The future of civil servants may not rank highly alongside traditional election issues, such as schools and the NHS. Yet the work they do makes a huge difference to people’s lives, not least because of the role the civil service will have in the forthcoming Brexit negotiations.
So it is disappointing that beyond differences on the pay cap and, in the Conservative manifesto, the challenges of digital government, the civil service barely features in the main parties’ election manifestos.
The fact that staffing numbers have been slashed by 26% in recent years, while the unprecedented squeeze on pay has increased the pressure on recruitment and retention, makes the omissions all the more disturbing.
Public sector pay cap and job cuts
Despite presiding over the current pay cap, the Conservative manifesto is silent on public sector pay, and the party’s existing policy is for the 1% cap to continue into 2019-20.
Both Labour and the Liberal Democrats have pledged to end the public sector pay cap, with Labour also proposing to put decisions about NHS pay “back into the hands of the independent pay review body”. It is not clear if this will extend to civil servants – something Prospect has been pushing for in recent years.
Meanwhile in Scotland, the Scottish National Party has recognised that public sector pay caps are unsustainable, and from next year and in future years it will no longer assume a 1% pay cap – welcome news for Prospect members though it will not be enacted until 2018. In Wales, Plaid Cymru is more vague, committing to introducing a real living wage and “more competitive salaries” for teachers.
The Institute of Fiscal Studies, examining the policy of the three main parties, has identified the pressures emerging as a consequence of pay restraint in the public sector compared to the private sector, and the potential risks to the quality of public services. Its assessment of the manifestos warns of the impact of pay restraint on recruitment, retention and motivation and ultimately the quantity and quality of public services, but warns that without further funding, pay increases could themselves lead to even more cuts.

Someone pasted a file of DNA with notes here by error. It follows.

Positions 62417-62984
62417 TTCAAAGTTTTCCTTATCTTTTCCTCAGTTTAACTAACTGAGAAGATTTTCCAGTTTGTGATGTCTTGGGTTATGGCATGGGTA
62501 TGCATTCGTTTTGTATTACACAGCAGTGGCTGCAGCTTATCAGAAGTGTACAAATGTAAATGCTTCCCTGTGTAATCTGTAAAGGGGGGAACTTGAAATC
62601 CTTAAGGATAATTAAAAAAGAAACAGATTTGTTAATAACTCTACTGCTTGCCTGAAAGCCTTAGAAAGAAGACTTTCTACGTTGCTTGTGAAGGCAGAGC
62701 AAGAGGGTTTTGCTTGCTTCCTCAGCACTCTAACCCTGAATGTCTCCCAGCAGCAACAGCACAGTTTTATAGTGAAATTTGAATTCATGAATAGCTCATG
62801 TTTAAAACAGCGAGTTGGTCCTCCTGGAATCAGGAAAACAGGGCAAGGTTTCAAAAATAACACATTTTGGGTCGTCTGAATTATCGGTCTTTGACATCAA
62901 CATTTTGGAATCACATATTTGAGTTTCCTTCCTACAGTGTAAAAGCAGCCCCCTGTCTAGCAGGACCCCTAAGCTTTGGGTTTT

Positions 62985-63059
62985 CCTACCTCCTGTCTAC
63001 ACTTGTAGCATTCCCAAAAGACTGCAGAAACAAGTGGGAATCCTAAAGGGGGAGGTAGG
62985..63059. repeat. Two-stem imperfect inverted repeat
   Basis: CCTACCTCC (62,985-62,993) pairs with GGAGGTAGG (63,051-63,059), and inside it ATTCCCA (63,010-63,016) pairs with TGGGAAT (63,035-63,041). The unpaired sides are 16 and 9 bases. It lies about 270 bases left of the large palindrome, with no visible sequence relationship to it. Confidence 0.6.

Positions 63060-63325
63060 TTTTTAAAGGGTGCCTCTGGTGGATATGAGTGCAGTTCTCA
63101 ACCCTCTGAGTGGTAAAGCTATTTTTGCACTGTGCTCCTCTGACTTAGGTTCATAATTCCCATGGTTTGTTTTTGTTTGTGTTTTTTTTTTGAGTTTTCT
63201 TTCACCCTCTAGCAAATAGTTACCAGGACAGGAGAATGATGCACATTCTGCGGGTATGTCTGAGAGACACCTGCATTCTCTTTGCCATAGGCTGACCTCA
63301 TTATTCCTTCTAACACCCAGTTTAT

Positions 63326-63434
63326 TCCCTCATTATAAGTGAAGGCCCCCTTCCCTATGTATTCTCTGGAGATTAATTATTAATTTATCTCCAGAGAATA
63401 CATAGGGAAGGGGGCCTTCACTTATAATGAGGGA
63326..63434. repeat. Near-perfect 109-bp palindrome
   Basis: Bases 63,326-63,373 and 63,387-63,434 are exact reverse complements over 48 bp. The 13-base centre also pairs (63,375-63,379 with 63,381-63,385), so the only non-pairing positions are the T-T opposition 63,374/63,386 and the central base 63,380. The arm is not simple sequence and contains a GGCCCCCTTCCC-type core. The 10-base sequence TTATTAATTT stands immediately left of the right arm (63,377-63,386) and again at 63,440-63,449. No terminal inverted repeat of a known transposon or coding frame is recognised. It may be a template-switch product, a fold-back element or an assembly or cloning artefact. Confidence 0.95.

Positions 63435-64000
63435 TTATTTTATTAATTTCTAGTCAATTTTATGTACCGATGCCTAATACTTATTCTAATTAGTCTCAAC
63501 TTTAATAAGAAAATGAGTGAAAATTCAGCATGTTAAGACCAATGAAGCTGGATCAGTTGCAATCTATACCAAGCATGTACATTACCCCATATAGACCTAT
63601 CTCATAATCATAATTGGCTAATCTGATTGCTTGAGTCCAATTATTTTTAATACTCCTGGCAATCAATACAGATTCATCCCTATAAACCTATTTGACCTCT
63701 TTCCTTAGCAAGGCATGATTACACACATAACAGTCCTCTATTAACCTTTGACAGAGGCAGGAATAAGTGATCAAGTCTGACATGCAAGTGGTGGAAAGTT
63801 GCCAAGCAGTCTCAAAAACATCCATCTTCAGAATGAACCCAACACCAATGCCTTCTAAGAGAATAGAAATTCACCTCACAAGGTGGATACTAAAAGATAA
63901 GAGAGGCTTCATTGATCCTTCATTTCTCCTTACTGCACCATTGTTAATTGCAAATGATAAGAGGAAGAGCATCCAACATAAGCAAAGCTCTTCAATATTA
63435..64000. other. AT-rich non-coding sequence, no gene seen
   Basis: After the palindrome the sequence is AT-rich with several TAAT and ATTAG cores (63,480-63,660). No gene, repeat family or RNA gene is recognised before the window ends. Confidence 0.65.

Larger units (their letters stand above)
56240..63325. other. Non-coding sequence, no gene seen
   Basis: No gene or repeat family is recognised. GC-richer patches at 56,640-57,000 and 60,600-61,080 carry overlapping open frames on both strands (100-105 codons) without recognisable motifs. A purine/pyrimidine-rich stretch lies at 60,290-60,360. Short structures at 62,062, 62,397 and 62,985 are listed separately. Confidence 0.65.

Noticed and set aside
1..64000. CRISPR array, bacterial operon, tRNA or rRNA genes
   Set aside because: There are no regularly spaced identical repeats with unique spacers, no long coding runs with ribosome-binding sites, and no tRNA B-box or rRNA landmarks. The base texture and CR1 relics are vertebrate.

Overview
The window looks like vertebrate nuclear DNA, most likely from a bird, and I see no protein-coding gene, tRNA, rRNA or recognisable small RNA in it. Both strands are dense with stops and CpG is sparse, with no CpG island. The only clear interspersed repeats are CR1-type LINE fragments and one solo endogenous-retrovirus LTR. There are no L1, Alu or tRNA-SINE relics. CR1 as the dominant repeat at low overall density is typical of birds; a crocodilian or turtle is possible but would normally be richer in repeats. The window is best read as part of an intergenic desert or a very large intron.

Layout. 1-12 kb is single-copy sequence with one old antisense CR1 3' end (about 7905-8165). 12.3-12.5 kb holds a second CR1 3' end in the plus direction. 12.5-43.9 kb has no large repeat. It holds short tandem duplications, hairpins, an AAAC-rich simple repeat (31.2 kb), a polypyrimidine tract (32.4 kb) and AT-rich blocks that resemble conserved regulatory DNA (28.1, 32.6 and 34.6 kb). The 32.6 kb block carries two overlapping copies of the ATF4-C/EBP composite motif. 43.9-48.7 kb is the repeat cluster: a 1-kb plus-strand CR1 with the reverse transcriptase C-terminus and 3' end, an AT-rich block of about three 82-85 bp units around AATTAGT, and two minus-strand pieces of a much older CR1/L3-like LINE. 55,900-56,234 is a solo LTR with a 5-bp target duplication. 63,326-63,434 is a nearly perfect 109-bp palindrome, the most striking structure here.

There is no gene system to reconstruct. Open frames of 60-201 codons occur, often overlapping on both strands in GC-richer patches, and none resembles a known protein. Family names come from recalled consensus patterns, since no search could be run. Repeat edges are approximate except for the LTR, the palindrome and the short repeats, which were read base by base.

The overall impact of job cuts across civil service departments, agencies or arm’s length bodies is ignored in all three manifestos.
Prospect remains unconvinced by the Conservative proposal to establish a law allowing public sector employees to mutualise. Our retired civil service members faced major delays when pensions administration was mutualised and the new penion mutual, MyCSP, struggled to respond to high numbers of inquiries.
Moving out of London
Members will also be concerned by the uncertainty caused by a Conservative proposal to move significant numbers of civil and other public servants out of London and the south-east to cities around the UK.
Some may see a certain irony in this, after the coalition goverment abolished regional government offices in 2010.
More than 70% of civil servants (not including non-departmental public bodies) already work outside London and the south-east.
Prospect members will also be worried about an as yet sketchy Conservative proposal to “combine the relevant parts of HM Land Registry, Ordnance Survey, the Valuation Office Agency, the Hydrographic Office and Geological Survey” to create a geospatial data body, part of a plan to use digital technology to “release massive value from our land that currently is simply not realised”.
Civil service diversity
All three main manifestos refer to increasing equality in the public sector, with Labour proposing to reinstate the public sector equality duties, the Lib Dems vowing to extend the use of name-blind recruitment processes in the public sector and the Conservatives stating that civil service recruitment should be as diverse as possible, “not only from the perspective of gender and race but social class too”.
Prospect welcomes any move to create fairer opportunities for staff. But as with all manifesto commitments, promises are one thing, and implementing them is another. What’s more, the next government will start from a low bar, especially in relation to black and minority ethnic and disabled employees.
Gender balance has improved across the civil service in recent years, but women are still underrepresented in senior roles.
But in 2016, only 11.2% of civil servants were from an ethnic minority (where ethnicity was known), up from 10.6% in 2015 but below the 14% of the UK population identified as BAME in the 2011 Census. The number declaring a disability was 9.2% in 2016 but only 4.7% in the senior civil service.
What members want
Prospect has outlined our public sector members’ concerns and questions for candidates relating to defence, heritage, justice, environment and food, science and transport in a special briefing accessible on the website or in the latest digital Profile.
Across the piece, we will be pressing all candidates and the newly elected government for:
- an independent, evidence-based review of pay
- a moratorium on job cuts and compulsory redundancies
- a comprehensive skills audit and strategic workforce plans to address soaring workloads and ensure we have the specialist, technical and managerial skills to successfully navigate Brexit and the other challenges facing the UK
- strong engagement with the trade unions
- continued public ownership of agencies and organisations facing privatisation.
- Garry Graham is a Prospect deputy general secretary and responsible for members in the civil service
- Photo shows Prospect members protesting against public sector pay restraint at the National Oceanography Centre in Southampton in September 2015. Photo: Andy Brooks Photography
Liberal Democrat manifesto:
Scottish National Party manifesto:
Plaid Cymru manifesto: